Lunar Occultations

A lunar occultation occurs when the Moon passes in front of a star (or other object). Such events are interesting for several reasons; they provide a way to measure the speed of the Moon in its orbit, and also to get some information on the distances to stars.

This table provides data for lunar occultations visible from Honolulu during Astr110L class meetings in Fall 2005. Predicted times are rounded to the nearest minute. The altitude and azimuth columns give the Moon position at that time. The illumination column gives the percentage of the Moon's disk which is illuminated; the trailing `+' sign indicates the moon is waxing. The magnitude column gives the apparent magnitude of the star; events involving stars of magnitude 8.0 or fainter are difficult observe.

Day Date Time
Mag. Comments
Tues. 09/13/05 19:41 38 156 80+ 8.0
Tues. 09/13/05 21:05 43 179 80+ 7.2
Thur. 09/15/05 19:40 28 124 95+ 7.3
Thur. 10/06/05 19:18 14 237 14+ 8.1
Thur. 10/06/05 19:43 9 240 14+ 5.0 bright star, low altitude
Tues. 10/11/05 19:23 45 169 66+ 7.8
Weds. 10/12/05 20:24 50 170 77+ 7.4
Thur. 10/13/05 19:25 43 132 86+ 6.8
Thur. 10/13/05 20:02 48 142 86+ 7.4
Thur. 10/13/05 20:05 49 142 86+ 8.4
Tues. 11/08/05 20:54 39 219 52+ 7.2
Weds. 11/09/05 19:12 54 169 63+ 8.6
Thur. 11/10/05 19:27 58 151 74+ 8.2
Thur. 11/10/05 19:54 60 163 74+ 7.6
Thur. 11/10/05 20:00 61 166 74+ 8.4
Thur. 11/10/05 20:04 61 168 74+ 4.9 begins at 18:42
Thur. 12/08/05 19:54 65 204 59+ 7.6


If we observe an occultation from two or more locations separated by at least a few km along an East-West direction, we can estimate the speed of the Moon's shadow as it sweeps across the Earth. This works best if the Moon is fairly high to the South when it occults the star; in other words, the Moon's azimuth should be close to 180°. In the table above, azimuths near this value are shown in boldface; they are best for this purpose, but any observation will be better than none!

For example, consider the occultation on 10/12/05 at 20:24 HT. The occultation will occur about 20 sec earlier at Kapiolani Park than at Sandy Beach. The East-West separation of these two sites is about 15 km, implying the Moon's shadow moves at West to East at 0.75 km/sec relative to the Earth's surface. To this we should add the Earth's rotational velocity, which is 0.44 km/sec at Oahu's latitude. The result is 1.19 km/sec, as compared to the Moon's mean orbital speed of 1.02 km/sec. Much of the ~16% discrepancy in these speeds can be resolved by noting that the Moon is close to perigee and therefore, by Kepler's second law, moving faster than average in its orbit. A better calculation might also take account of the North-South separation of Kapiolani Park and Sandy Beach and the North-South component of the Moon's motion, but such refinements don't add much to the basic concept and would be hard to implement in this class.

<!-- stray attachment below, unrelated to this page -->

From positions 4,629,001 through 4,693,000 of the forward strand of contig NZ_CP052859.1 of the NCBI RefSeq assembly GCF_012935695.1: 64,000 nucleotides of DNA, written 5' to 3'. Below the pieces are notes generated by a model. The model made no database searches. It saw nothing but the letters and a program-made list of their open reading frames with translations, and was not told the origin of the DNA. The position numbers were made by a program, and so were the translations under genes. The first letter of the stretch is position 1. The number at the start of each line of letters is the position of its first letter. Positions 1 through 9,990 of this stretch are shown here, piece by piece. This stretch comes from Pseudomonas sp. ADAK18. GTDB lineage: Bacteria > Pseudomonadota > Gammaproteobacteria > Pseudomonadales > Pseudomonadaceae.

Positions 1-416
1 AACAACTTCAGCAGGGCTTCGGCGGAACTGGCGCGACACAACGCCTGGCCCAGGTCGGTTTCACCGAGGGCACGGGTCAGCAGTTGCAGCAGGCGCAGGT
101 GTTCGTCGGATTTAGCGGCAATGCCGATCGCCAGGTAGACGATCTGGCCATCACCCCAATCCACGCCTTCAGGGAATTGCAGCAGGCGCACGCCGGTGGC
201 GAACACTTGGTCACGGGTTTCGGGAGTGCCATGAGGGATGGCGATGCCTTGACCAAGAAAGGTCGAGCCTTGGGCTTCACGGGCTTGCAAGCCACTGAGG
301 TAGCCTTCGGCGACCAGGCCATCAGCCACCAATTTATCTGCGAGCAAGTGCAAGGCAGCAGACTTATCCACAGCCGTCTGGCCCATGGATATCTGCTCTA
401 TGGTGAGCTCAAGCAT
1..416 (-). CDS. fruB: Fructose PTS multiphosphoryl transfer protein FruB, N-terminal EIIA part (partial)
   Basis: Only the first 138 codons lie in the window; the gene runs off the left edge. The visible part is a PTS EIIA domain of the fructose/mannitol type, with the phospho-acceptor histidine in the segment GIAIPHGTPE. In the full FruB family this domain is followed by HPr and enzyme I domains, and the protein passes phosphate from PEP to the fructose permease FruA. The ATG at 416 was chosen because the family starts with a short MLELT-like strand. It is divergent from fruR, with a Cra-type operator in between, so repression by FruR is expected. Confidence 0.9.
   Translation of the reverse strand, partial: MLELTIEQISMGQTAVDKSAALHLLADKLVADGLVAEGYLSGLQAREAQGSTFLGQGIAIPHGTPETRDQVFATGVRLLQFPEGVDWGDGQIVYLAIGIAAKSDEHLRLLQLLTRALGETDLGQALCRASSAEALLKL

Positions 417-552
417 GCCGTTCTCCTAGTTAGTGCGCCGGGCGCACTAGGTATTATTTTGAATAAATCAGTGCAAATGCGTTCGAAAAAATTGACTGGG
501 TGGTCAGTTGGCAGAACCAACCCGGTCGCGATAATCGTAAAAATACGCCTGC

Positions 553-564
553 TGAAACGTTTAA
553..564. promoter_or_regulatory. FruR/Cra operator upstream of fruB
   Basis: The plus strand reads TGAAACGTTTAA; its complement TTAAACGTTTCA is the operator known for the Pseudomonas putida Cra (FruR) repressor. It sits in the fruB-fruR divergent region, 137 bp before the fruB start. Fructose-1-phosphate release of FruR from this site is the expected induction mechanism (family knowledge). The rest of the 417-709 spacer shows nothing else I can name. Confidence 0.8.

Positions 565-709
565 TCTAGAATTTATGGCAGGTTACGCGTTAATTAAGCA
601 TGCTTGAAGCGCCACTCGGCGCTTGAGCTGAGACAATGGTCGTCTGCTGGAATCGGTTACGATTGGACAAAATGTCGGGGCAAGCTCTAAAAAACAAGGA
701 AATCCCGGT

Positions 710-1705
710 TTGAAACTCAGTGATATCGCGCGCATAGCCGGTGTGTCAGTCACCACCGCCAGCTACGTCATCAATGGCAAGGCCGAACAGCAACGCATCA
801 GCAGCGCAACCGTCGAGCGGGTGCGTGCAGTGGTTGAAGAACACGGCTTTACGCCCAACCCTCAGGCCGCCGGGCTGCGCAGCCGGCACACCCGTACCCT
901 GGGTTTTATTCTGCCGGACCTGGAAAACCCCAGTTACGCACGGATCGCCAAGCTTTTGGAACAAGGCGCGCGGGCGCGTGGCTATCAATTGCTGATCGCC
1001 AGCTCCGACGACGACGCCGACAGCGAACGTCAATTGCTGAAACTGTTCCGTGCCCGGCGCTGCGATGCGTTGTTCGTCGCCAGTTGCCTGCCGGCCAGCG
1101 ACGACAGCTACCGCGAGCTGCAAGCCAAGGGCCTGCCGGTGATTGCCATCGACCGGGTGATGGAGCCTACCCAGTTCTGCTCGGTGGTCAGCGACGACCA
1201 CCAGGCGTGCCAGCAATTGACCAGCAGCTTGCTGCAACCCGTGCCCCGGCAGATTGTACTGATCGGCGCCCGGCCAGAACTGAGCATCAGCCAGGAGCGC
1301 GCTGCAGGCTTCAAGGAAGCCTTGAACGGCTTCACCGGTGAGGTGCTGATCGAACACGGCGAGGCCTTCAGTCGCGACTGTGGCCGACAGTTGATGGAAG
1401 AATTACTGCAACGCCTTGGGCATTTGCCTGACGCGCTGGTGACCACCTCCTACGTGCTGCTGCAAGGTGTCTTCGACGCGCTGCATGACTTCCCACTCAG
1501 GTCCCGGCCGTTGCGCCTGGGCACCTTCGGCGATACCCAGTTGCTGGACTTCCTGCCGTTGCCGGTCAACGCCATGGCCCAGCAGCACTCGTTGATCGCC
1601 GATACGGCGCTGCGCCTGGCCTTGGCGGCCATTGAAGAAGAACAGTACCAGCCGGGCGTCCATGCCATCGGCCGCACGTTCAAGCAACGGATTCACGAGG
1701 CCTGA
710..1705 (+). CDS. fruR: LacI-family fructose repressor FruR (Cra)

Just how fast is a star's light cut off by the edge of the Moon? If the star was large enough to appear as a disk, and not just a point of light, you'd see it fade out gradually as the Moon covered it up. In fact, the star will vanish in a split second - you will definitely not notice it fading out gradually.

We can use this fact to make a very rough estimate of the distances to stars. Let's say the star takes less than 0.1 sec to vanish (this is about the shortest time we can easily perceive). Let's also say that the star has the same diameter as our Sun, which is 1.4×106 km. These are the only assumptions used in this estimate; neither is very accurate, but they are OK for a very rough answer. In particular, they will serve to find the smallest distance the star could possibly have.

As seen from Earth, the Moon moves with respect to the stars at an average rate of 0.00015°/sec (360° in 27.3 days); in other words, each second it's position changes by 0.00015°. So, if the star takes less than 0.1 sec to fade out, it must have an angular diameter which is less than one-tenth of this angle, or <0.000015°. In other words, 0.000015° is an upper limit for the star's angular diameter - we don't know the true value, but we do know that it is less than 0.000015°. (This is about 20 times smaller than anything we can see with our telescopes; in fact, even the most powerful telescopes have trouble seeing detail this small!)

Now if we know how big the star really is, and we know how big it appears to be, we should be able to work out its distance. The equation required is the same one used for parallax distances:

Parallax equation.

Here we use our guess for the star's actual diameter (1.4×106 km) for the baseline b, and our upper limit for the star's angular diameter (0.000015°) as the angle theta. The result for the star's distance D is about 5.3×1012 km, or 0.55 l.y. (light-years); remember that this is the smallest possible distance, and the actual distance can be much greater. In fact, the nearest stars are nearly 10 times further away. Still, this is at least a rough figure for the distance to a star; it's pretty good for an estimate made using just a small telescope!

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Joshua E. Barnes (
Last modified: October 3, 2005
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